Pam: Absolutely! I’ll be tackling travel humor this summer and fall. I have a YA mystery-adventure-sci-fi-fantasy in the wings, and I’m also working on a book of humorous essays. I know I’m not supposed to diverge so much − it dilutes my brand, yada yada yada − but I have too many paths I want to explore, too many ideas to be tied to just one genre. My brand is me, Pam Stucky, rather than romance or sci-fi or travel. I’m just writing what I want to write. Whether that will work out for me is yet to be seen!
Stephanie: What time period is it set in?
Pam: Modern day. The e-mails are dated, even. The first book opens on February 14, 2010.
Stephanie: Was there a particular scene you found a challenge to write?
Pam: Two things come to mind. First, there was a scene that actually ended up on the cutting room floor, but which I resurrected and put into book two (The Wishing Rock Theory of Life). One character, Alexandra, is talking, and I can’t say about what or I’ll give away a surprise. Anyway, her experience in some ways is closely based on some of my own, and I cried for a week as I wrote the scene. I cut it from the first book because it just didn’t fit with the plot at any point, but there was a place for it in the second book so I put it back in.
The second thing that comes to mind is the challenge of writing in e-mail format. Little did I realize when I embarked on this format how challenging it would be. I stretched the limits of credibility sometimes, but generally there needs to be a reason why someone who lives in the same building as someone else wouldn’t just walk down the hall to talk to them, rather than sending an e-mail. I resorted to travels, conferences, too-late-to-call, and all sorts of things to separate my characters and give them a reason to write each other!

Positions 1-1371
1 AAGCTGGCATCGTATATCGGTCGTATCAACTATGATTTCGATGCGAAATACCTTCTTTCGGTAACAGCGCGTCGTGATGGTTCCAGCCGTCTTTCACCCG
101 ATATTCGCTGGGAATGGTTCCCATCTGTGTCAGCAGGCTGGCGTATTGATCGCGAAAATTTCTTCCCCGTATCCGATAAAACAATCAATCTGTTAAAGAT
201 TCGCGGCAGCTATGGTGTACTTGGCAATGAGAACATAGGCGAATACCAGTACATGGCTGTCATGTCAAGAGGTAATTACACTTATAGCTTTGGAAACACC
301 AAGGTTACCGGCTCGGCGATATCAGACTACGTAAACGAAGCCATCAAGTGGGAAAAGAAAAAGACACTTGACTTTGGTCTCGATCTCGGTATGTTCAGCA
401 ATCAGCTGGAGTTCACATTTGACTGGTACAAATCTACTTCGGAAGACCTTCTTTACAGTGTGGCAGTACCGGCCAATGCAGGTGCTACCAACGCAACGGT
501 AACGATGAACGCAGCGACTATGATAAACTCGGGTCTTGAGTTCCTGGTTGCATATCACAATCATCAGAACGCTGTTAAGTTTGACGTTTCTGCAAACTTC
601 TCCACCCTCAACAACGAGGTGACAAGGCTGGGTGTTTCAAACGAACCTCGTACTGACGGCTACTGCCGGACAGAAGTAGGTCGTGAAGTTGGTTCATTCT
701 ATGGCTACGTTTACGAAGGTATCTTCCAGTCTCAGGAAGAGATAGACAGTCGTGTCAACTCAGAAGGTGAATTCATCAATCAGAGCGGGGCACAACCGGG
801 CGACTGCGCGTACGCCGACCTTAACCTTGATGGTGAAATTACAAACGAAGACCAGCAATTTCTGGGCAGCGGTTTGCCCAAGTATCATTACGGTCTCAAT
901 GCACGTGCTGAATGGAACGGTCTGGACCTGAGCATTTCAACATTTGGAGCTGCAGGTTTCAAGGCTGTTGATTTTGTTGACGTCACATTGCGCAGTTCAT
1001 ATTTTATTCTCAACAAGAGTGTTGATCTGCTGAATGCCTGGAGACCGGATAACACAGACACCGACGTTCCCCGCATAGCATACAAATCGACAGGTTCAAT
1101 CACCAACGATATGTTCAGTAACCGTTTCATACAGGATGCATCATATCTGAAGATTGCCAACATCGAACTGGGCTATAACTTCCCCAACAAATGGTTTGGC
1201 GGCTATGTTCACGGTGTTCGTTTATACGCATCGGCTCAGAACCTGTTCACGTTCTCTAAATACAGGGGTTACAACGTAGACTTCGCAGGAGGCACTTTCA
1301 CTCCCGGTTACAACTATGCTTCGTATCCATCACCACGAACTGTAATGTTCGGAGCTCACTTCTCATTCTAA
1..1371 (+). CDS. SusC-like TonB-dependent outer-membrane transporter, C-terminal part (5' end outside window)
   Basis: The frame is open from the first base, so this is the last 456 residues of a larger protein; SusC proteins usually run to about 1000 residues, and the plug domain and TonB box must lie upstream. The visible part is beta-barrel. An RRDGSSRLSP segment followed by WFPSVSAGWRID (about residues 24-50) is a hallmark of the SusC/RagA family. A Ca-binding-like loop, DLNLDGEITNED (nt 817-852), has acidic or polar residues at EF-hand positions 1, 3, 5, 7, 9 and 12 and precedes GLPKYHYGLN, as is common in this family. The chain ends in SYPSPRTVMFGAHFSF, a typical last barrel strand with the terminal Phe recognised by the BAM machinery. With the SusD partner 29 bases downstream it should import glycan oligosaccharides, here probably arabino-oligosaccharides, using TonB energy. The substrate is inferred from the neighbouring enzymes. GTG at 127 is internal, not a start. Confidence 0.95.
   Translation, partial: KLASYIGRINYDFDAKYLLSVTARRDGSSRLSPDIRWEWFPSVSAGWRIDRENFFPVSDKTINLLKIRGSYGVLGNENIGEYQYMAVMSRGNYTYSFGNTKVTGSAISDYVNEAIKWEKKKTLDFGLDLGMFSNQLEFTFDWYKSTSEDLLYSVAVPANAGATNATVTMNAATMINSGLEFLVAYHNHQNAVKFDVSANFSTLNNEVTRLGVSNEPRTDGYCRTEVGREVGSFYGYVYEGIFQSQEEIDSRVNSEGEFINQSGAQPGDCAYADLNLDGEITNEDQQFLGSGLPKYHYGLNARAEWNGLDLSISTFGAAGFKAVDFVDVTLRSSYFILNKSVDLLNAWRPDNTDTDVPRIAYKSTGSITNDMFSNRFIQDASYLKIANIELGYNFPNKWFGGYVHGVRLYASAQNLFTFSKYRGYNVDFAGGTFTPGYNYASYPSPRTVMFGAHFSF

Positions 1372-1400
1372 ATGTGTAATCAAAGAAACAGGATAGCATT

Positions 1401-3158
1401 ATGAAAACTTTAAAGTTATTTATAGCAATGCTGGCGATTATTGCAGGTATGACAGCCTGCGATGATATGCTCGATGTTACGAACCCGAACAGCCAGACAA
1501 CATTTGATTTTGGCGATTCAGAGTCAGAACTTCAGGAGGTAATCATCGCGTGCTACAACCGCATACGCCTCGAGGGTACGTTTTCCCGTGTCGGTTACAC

Stephanie: That sounds like quite a task you had with that format style. I don’t know if I would have the patience! How do your characters’ voices come to you?
Pam: When I first started writing a book, long ago – a book that has never been finished or published – I got completely stuck in creating characters. I finally realized that’s because I was trying to create them completely from scratch, and I couldn’t visualize them, couldn’t get the feel for who they were. Now, I’ll often start with the idea of someone – not necessarily someone I know, even, or know well – and then when I imagine the character, I’ll just imagine what I think the real-life person might say or do, and it flows more easily. None of my characters is ‘based’ on anyone, but some are ‘inspired’ by someone. One of the main characters, for example, Ed Brooks, is inspired by someone I only met a couple of times but who had a strong personality that I loved and built on, extrapolated from. Another character, Jake Stewart, is externally very similar to a guy I met a couple times – everything from his looks to his age to his career choice – but I knew almost nothing about the original guy’s personality. Still, having even the slightest base on which to build a character helps. After three books with the same characters, they’re like real people to me themselves so it’s much easier.